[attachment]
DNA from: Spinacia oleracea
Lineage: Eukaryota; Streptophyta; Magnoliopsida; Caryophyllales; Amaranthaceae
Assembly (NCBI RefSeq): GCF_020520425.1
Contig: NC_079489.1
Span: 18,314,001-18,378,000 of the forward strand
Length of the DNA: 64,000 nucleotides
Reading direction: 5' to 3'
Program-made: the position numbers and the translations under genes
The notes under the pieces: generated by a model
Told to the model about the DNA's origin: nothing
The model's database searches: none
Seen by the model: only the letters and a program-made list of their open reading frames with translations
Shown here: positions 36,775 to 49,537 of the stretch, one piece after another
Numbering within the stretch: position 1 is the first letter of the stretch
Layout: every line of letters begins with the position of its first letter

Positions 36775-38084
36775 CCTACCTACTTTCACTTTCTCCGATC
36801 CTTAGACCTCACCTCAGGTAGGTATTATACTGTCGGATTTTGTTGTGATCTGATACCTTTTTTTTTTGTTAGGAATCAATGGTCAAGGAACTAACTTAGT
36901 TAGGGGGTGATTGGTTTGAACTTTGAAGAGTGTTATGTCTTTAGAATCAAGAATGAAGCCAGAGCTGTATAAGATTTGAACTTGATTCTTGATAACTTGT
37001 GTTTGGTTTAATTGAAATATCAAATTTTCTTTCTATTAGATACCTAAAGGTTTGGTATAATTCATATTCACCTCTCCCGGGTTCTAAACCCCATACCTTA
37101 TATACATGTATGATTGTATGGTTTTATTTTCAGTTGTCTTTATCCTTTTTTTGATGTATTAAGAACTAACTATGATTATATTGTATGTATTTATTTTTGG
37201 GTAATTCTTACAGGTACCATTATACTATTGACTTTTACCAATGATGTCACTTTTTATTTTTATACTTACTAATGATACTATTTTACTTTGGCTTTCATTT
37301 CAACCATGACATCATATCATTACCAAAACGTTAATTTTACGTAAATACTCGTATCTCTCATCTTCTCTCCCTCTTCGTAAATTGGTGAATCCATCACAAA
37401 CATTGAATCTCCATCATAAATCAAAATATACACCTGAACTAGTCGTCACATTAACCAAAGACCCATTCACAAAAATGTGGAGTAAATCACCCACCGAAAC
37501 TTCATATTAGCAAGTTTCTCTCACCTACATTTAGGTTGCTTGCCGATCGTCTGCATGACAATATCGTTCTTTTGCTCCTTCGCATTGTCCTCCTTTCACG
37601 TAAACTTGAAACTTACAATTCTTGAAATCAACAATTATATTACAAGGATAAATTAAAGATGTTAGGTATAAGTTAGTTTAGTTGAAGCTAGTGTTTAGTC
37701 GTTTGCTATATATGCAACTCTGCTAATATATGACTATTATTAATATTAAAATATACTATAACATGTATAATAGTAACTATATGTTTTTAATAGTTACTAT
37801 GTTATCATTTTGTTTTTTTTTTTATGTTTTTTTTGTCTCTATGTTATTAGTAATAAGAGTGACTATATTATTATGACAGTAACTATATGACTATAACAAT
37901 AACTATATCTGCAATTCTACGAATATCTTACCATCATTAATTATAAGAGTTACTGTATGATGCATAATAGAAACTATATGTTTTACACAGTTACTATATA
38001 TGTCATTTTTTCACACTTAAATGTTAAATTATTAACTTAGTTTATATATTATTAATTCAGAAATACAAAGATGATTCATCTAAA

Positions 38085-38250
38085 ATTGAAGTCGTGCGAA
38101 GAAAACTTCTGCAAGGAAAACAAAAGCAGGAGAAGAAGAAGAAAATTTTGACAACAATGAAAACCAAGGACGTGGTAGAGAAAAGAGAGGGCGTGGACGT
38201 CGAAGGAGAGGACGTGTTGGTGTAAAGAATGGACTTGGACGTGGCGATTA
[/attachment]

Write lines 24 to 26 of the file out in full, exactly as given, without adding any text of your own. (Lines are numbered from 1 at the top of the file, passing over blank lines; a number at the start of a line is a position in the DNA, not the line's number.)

37401 CATTGAATCTCCATCATAAATCAAAATATACACCTGAACTAGTCGTCACATTAACCAAAGACCCATTCACAAAAATGTGGAGTAAATCACCCACCGAAAC
37501 TTCATATTAGCAAGTTTCTCTCACCTACATTTAGGTTGCTTGCCGATCGTCTGCATGACAATATCGTTCTTTTGCTCCTTCGCATTGTCCTCCTTTCACG
37601 TAAACTTGAAACTTACAATTCTTGAAATCAACAATTATATTACAAGGATAAATTAAAGATGTTAGGTATAAGTTAGTTTAGTTGAAGCTAGTGTTTAGTC